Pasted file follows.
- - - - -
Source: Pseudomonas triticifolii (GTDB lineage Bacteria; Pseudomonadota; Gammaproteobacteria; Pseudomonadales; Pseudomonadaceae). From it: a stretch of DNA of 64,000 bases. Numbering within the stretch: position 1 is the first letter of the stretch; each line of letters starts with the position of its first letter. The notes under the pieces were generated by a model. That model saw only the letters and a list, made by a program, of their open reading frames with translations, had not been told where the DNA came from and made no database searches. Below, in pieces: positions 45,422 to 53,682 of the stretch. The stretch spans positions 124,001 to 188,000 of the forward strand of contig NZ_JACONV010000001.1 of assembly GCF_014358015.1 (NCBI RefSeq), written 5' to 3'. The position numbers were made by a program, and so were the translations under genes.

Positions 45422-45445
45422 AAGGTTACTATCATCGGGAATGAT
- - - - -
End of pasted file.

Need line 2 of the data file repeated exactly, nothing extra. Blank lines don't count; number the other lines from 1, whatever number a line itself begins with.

Positions 45422-45445